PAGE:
17 January 2009

Free the facts!



Facts are an important element of any decision-making process. When we as a society make decisions that affect our future, facts, and conversation or argument about what they mean, is a critical part of those decisions.

But what is a fact, and how do we know that something is a fact? Is there a "keeper of the facts?"

This little thread is an exploration of facts: What they are, how they come to be, who has access to them and why. It's especially focused on the facts that make up the sum of our scientific knowledge.

If you enjoy this series you might also enjoy the thread where this conversation and inquiry began.

Read this thread, with all comments, on Flickr.

Read more about open access.

Read an open letter to the U.S. Congress, signed by 26 Nobel Prize winners.

Join the Alliance for Taxpayer Access, a diverse and growing alliance of organizations representing taxpayers, patients, physicians, researchers, and institutions that support open public access to taxpayer-funded research.

Learn more about what you can do to promote open access.

Write your U.S. Representative to demand open access for publicly funded research.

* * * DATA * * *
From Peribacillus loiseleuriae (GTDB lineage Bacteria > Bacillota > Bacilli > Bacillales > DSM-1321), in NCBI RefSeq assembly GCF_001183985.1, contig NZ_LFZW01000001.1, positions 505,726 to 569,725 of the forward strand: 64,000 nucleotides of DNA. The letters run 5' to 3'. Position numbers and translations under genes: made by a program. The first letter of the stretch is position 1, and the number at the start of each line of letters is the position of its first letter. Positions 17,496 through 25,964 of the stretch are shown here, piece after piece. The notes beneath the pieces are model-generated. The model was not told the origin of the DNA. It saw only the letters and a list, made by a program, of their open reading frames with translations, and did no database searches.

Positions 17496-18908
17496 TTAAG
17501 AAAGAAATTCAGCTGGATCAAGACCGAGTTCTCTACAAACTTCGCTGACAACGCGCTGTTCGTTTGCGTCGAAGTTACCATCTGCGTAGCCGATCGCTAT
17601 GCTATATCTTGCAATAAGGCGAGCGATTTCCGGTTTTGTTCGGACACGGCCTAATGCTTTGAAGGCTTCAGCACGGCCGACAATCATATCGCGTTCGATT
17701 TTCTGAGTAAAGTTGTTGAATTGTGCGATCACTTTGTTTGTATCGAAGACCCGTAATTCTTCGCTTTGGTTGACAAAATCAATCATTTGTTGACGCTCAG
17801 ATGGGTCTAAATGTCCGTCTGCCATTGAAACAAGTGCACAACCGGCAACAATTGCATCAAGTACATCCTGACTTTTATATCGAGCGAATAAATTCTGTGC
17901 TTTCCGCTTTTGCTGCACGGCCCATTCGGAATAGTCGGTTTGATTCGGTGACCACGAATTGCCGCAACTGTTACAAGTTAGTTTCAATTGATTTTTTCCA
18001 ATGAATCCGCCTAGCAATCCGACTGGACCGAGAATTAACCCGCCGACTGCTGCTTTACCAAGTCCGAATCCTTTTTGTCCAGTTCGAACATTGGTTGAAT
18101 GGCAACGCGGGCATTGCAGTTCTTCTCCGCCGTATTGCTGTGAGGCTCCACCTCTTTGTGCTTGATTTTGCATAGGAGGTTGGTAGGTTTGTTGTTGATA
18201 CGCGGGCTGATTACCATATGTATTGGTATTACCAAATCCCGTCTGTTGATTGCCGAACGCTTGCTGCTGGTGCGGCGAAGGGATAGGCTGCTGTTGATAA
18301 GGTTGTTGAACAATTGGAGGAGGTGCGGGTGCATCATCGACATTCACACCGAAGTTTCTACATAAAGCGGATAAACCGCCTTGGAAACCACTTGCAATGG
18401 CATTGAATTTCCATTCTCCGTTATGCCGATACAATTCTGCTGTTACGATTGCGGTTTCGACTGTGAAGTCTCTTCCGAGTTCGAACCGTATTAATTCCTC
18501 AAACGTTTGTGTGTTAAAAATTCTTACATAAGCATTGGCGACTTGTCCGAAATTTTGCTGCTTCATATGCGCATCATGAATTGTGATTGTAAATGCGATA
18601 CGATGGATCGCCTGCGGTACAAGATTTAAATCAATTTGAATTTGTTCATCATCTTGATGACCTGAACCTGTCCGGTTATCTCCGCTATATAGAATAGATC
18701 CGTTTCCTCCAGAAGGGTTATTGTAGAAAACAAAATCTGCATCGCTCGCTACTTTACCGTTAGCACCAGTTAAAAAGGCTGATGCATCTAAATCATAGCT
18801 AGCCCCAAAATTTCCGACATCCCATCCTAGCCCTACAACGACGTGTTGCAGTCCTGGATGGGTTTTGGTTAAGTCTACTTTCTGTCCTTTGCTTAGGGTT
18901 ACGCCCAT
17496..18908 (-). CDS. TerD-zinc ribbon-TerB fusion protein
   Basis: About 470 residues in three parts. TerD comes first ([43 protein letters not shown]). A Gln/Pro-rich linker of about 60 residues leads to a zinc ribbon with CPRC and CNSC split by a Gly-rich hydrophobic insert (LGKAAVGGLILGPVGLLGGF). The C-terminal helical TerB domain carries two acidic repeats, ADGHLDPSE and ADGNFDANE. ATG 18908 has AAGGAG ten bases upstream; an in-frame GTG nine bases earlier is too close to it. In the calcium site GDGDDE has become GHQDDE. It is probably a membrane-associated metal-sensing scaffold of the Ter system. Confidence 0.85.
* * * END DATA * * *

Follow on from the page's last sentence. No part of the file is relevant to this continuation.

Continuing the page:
Contact your U.S. Senator.

Vote to make open access to research a priority for the Obama administration.

Keep in touch! Sign up to get updates and occasional emails from me.

2 comments:

Alex Osterwalder said...

Dave, great post!

As a (former) academic I always found it strange that my research, financed through public funds, would end up in journals with restricted access. That's one of the reasons I launched my blog on business model innovation...

The problem of "free scientific facts" is that we yet have to find the right business model. At the end of the day somebody does have to pay to make research accessible...

dave said...

Hi Alex!

I don't think the business model needs to be so difficult. I'm sure that with your business model matrix the obstacles could be overcome very readily. It needs to deal with two things: Peer review and distribution.

1. Peer review: Most reviewers are not paid, so all that's really required is to coordinate the peer review process. This can be done by Universities at a much lower cost than they are currently paying to subscribe to the journals.

2. Distribution: It doesn't cost much to put your research on the internet. Many of the for-profit journals make researchers sign contracts that actually prohibit researchers from posting the final article on the internet (For example the professor's home page). With services like Google Scholar an author's home page is easily found.